7. Belief in the principle of Natural Law that states that all men and women are created equal to each other with inherent freedom and liberty so that no human has more worth than another. Essentially,  each human is equal in terms of the freedoms that they have and in the eyes of  the law.

8. Belief that mankind’s purpose is to use our  God-given reason to understand what it means to be alive in every sense of the  word (to live life to the fullest) and to act in such a way as to secure human happiness and contentment for all involved.

9. Belief that Reason and Respect are God-given  traits to mankind and that we are to utilize them in all aspects of our daily  lives thus creating a pragmatic approach to life. This includes respecting other alternative views and opinions of God (other religions) as long as they do not produce harm and/or infringe upon others.

June 28, 2011

Great presidents and continuing legal education

During the annual meeting of the State Bar of Texas, I had the good fortune of hearing presidential historian Douglas Brinkley give a talk on great presidents in America’s history.  I’m not sure how his talk qualified as continuing legal education for lawyers, but the state bar has almost unlimited power on that issue and it is very unlikely that anyone will complain.

Brinkley is a famous historian who is often interviewed on national news programs because he has the ability to present information in an interesting way, and his talk to at the annual meeting didn’t disappoint.  The talk was informal, and I suspect Brinkley could give it in his sleep.  His principal insights were:

  1. Although the talk was about presidents, Brinkley started with a non-president – Charles Thompson – who was a relatively unknown politician who did yeomen’s work in forming our union, but then was shut-out of a role in the newly-formed United States because he was too progressive for his time – i.e., he favored the emancipation of slaves and the liberation of women.
  2. George Washington’s signal achievement was to give up power after two terms.
  3. Thomas Jefferson saw that the Mississippi River was the spine of America and that religion has no place in a democracy.
  4. James Polk was successful because he established clear objectives (resolving the border issues with Mexico and Canada) and knew that wars of choice must be ended quickly.
  5. Lincoln’s challenges make the challenges faced by any other president seem highly manageable.
  6. Teddy Roosevelt created and led the conservation movement even though the public wasn’t demanding it.
  7. Franklin Roosevelt created the feeling that the federal government could solve all our problems.
  8. Harry Truman was horribly unpopular because he was too direct in trying to achieve his objectives, but his stock in history has skyrocketed.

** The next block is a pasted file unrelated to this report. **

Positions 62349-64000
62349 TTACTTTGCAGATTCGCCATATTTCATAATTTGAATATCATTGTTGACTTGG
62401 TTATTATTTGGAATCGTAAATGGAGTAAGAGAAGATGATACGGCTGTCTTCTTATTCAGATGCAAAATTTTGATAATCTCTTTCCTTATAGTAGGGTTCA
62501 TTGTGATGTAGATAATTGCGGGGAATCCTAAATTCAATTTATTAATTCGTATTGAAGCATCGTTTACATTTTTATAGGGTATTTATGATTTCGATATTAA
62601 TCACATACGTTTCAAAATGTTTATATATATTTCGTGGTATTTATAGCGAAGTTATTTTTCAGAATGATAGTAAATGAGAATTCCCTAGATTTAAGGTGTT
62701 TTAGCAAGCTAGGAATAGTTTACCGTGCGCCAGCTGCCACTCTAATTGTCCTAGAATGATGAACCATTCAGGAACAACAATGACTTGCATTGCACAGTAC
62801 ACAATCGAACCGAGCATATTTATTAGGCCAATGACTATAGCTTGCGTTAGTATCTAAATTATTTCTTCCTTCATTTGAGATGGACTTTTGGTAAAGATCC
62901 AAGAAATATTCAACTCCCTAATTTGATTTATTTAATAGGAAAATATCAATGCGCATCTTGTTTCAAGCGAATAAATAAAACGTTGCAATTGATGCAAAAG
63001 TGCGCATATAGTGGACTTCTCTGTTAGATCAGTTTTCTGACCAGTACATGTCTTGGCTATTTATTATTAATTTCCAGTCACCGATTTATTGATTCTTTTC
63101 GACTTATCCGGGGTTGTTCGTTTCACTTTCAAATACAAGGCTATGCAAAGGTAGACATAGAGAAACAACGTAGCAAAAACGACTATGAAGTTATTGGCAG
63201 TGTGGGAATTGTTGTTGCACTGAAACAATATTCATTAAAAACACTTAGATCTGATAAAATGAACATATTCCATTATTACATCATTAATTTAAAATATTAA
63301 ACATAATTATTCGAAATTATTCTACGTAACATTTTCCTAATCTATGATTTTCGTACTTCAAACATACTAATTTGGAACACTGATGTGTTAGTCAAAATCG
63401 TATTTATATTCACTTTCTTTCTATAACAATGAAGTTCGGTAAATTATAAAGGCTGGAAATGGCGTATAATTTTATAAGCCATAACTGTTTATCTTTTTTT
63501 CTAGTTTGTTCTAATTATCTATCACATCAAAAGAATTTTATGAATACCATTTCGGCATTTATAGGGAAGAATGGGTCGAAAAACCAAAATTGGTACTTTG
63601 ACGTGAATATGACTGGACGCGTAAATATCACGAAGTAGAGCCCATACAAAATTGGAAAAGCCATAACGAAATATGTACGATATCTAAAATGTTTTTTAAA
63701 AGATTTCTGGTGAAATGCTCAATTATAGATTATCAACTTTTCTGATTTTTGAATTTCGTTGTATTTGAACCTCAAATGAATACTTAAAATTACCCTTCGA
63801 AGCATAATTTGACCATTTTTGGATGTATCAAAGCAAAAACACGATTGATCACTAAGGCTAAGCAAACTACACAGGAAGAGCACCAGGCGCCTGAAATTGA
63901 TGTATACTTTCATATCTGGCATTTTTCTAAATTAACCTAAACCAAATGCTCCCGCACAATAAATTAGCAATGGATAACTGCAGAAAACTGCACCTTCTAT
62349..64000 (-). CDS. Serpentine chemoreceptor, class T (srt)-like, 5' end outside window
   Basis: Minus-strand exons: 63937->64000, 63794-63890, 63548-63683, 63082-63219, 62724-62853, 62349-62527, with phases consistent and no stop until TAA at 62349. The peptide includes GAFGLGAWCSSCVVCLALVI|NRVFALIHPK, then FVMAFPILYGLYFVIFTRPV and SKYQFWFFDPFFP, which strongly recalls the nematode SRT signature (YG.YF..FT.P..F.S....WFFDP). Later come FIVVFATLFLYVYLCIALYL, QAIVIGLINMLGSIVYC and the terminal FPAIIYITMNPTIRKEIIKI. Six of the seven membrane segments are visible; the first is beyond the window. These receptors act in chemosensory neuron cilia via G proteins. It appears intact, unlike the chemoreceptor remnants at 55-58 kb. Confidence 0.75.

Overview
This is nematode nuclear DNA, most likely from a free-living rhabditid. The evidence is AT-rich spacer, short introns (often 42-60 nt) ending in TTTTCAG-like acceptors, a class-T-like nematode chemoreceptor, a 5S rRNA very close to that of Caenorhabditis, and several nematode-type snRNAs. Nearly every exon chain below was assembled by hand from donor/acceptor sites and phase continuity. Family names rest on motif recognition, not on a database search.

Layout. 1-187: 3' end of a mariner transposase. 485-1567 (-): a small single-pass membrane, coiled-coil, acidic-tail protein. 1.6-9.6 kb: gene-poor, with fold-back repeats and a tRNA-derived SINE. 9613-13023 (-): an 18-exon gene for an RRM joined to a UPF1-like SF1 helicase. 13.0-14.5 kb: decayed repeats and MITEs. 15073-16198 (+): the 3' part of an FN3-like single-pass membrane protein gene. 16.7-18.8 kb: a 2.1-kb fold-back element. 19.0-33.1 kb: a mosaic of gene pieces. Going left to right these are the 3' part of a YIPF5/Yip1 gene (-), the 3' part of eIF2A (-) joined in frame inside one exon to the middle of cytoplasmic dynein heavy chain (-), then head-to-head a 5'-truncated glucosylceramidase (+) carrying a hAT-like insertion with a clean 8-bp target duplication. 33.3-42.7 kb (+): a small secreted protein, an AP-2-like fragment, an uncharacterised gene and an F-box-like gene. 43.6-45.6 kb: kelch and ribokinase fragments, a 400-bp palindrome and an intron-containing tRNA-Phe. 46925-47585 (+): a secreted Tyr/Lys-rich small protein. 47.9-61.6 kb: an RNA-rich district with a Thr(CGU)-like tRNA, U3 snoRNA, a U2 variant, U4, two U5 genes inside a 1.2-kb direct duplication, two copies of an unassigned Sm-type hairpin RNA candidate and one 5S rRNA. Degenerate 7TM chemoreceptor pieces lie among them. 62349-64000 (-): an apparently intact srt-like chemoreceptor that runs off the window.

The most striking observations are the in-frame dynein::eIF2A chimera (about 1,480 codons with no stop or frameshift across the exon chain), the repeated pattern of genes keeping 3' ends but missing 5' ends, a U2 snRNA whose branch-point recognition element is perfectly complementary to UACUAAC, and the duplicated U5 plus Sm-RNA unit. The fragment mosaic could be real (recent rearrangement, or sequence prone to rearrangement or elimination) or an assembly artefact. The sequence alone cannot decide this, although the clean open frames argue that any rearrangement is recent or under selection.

9. Dwight Eisenhower was an under-rated president who showed that America could be fiscally conservative and still do great things – e.g., NASA, interstate highways, and St. Lawrence Seaway.
  10. John Kennedy implemented things that worked (Peace Corp and SEALS/Green Beret), whereas his successor Lyndon Johnson spent too much money on things that didn’t work.
  11. Gerald Ford did a great job of extricating America from two problems – Nixon and Vietnam.
  12. Jimmy Carter brought morality to Washington.
  13. Ronald Reagan went with his gut and told Gorbachev to “tear down this wall.”
  14. Bill Clinton was relatively successful, but never did anything big and will always be remembered for the sex scandal.
  15. George H.W. Bush will be upgraded by historians because of his brilliant handling of foreign policy.
  16. Barack Obama is disposed to placate, not lead.  He acts like the only adult in the room, but doesn’t lead.  His greatest accomplishment will be getting elected.

Brinkley skipped over Bush-43, but someone during the Q&A asked if it was likely that Bush-43 would be upgraded by historians.  Brinkley did not think so because Bush-43 would be forever stained by the economic collapse at the end of his second term.  It’s ironic that Bush’s economic collapse not only resulted in the historic election of Barack Obama, but also may have fated Obama to the ignominy of a one-term presidency.

In my opinion, Brinkley skipping Bush-43 was bad enough, but skipping Richard Nixon, too, is unforgivable, especially when he found time to mention Jimmy Carter.  I will keep that in mind when reading Brinkley in the future.

February 3, 2011

Secession in the 21st century

I recently blogged that I admire Rick Perry’s vision of federalism, as described in his book Fed Up.  My estimable historian friend from Austin, Robert Icenhauer-Ramirez, responded that Perry’s version of federalism, with some reference to secession, dated back to ante-bellum days and was supposedly extirpated by the Civil War.

Robert is a lifelong Texan who was doubly blessed to graduate from both Texas A&M and UT-Austin Law, yet he is an unabashed supporter of the Union.  By way of contrast, I am a transplanted Texas from North Dakota who is drawn to the principle of States’ Rights. 

Robert recently earned his Masters Degree in History with a Civil-War emphasis, and during one of my visits to Austin a couple of years ago, we discussed the issue of States’ Rights in the context of secession.  I wondered how the northern states could have felt so strongly about the Union in 1860 that they were willing to go to engage in America’s deadliest war to prevent secession.  After all, this country had seceded from England less than a century earlier. 

I suggested to Robert that there was no way people in the 21st century would fight and die over whether a state – e.g., California – should be allowed to leave the union; especially if the war did not involve a huge moral evil like slavery (or some would say abortion).  Academics call my position “The Choice” theory of secession.  As Thomas Jefferson said:

  • If any state in the Union will declare that it prefers separation…to a continuance in union… I have no hesitation in saying, let us separate.”